We are All Immigrants
When we listen to the Word of God, we hear about our ancestors in faith who also were immigrants. Abraham left his home in Ur searching for God's promises (Gn. 11:31 ff). Jacob's sons left looking for food (Gn. 42:1-2). Moses and the Israelites emigrated from Egypt longing for freedom (Ex. 1-18). Mary and Joseph left Bethlehem fleeing political persecution (Mt. 2:13). For them immigrating meant going through periods of hardship, hunger, disorientation, poverty, need, loneliness, uncertainty and tremendous vulnerability. Remembering the immigration of our ancestors without openness to those who are immigrating today renders our liturgy empty and meaningless. It is comforting to know that you do come from somewhere and have a culture other than just an American.
This is no different with the Mexican immigrants. They need to remember their past. They retreats help them to be proud of who they are and not to try to completely change their traditions and beliefs.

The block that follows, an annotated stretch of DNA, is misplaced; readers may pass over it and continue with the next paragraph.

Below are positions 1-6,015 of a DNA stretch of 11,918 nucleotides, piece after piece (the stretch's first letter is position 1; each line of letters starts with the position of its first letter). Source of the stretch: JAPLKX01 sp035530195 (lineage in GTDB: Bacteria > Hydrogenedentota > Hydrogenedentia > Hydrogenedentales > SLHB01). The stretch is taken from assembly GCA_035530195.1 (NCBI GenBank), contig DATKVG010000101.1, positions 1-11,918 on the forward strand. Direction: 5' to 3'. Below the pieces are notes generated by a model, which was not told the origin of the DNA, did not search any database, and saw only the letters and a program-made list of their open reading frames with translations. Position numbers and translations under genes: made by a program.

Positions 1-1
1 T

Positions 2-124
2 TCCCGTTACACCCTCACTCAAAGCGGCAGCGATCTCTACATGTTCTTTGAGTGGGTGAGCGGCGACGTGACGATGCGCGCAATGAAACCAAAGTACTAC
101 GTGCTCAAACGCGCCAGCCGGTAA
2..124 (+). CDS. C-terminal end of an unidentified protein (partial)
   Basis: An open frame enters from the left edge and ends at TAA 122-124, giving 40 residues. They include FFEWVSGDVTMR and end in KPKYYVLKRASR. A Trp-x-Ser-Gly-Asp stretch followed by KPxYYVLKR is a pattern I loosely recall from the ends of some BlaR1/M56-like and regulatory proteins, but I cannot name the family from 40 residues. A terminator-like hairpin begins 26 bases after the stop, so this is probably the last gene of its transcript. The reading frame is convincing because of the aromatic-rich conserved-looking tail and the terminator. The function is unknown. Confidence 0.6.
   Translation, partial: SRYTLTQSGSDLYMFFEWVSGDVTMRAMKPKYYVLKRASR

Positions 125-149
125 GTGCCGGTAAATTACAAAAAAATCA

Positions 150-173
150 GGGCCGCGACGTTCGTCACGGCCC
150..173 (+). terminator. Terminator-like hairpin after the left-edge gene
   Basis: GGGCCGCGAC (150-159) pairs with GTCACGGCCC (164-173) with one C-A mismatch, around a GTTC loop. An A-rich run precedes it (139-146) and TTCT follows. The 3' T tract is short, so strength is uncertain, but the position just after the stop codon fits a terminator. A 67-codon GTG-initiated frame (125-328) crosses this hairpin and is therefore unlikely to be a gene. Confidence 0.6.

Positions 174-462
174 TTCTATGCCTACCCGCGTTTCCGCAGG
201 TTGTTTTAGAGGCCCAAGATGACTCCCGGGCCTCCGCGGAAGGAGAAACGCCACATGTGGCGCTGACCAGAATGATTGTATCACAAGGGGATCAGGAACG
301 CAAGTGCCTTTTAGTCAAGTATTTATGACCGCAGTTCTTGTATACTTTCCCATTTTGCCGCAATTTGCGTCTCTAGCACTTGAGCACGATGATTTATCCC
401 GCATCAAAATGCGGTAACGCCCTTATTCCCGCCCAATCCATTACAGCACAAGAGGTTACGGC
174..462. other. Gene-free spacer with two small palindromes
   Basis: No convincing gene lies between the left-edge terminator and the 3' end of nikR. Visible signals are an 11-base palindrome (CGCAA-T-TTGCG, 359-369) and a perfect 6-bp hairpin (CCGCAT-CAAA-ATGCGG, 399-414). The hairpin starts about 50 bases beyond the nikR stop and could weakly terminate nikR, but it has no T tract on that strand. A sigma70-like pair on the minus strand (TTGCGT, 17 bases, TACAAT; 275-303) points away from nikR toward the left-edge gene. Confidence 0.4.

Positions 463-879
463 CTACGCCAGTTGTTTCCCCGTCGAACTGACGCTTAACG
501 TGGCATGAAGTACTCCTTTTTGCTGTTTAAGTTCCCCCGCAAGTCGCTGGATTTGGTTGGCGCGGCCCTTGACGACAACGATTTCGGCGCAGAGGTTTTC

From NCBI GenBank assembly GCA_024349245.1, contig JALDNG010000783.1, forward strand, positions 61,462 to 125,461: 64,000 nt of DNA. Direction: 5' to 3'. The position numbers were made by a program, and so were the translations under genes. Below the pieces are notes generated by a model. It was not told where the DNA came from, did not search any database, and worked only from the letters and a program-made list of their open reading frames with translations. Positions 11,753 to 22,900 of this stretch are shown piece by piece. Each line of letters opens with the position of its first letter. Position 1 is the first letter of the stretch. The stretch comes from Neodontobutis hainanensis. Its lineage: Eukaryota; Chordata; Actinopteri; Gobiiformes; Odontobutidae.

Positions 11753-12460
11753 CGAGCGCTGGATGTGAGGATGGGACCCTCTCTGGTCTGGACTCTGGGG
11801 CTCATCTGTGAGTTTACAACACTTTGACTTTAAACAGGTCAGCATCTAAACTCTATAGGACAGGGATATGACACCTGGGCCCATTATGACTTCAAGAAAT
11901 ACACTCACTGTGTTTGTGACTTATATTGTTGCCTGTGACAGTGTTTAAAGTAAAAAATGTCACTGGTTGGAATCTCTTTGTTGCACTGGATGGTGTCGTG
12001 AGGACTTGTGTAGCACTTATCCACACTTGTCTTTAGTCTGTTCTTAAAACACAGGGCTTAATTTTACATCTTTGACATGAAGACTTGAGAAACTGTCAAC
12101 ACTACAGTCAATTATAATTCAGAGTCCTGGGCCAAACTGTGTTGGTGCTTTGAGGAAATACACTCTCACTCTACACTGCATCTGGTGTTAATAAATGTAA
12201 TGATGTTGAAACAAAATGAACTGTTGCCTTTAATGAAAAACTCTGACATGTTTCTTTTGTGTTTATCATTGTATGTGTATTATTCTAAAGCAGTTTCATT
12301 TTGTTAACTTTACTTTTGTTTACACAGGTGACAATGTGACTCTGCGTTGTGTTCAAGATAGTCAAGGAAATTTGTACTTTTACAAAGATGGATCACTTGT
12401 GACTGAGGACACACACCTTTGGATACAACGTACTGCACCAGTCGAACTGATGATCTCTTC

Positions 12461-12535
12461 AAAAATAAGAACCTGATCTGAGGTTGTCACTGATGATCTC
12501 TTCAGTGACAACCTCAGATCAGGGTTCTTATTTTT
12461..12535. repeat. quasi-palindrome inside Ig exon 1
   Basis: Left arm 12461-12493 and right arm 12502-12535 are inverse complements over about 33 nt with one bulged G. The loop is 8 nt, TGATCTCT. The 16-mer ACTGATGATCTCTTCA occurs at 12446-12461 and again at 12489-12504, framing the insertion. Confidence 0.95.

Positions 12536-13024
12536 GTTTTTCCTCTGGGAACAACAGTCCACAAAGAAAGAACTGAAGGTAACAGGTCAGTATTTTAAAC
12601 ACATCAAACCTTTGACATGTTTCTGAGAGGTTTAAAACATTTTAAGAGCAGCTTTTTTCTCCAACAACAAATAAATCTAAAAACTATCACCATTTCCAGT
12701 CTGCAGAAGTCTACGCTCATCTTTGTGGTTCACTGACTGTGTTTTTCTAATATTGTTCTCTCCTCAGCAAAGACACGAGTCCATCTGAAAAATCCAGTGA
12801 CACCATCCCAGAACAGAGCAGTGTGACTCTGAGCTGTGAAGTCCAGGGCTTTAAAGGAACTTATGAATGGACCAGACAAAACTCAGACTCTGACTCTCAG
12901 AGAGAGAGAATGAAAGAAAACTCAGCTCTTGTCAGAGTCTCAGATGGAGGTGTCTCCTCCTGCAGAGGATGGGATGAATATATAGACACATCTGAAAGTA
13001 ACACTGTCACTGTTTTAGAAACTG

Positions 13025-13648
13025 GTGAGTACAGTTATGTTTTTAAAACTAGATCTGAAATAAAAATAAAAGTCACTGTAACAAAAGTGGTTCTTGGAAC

Including the music, language, food, and other Mexican culture things, immigrants feel at home and not so isolated. They need comfort in their time of loneliness and uncertainty of a new place.
Immigrants today endure some of the worst conditions of any yet in our history. Willing to work for meager wages at difficult and sometimes dangerous jobs, they are literally "dying to get in." Stories abound in recent years about the desperate attempts people make to enter this country. People die to try to enter this country. Conditions in their own country are so horrible or they need money to support their families, that they risk their lives to make their lives better. Most Americans cannot even picture what is must be like to have to move to another place and be criticized for their culture. Americans...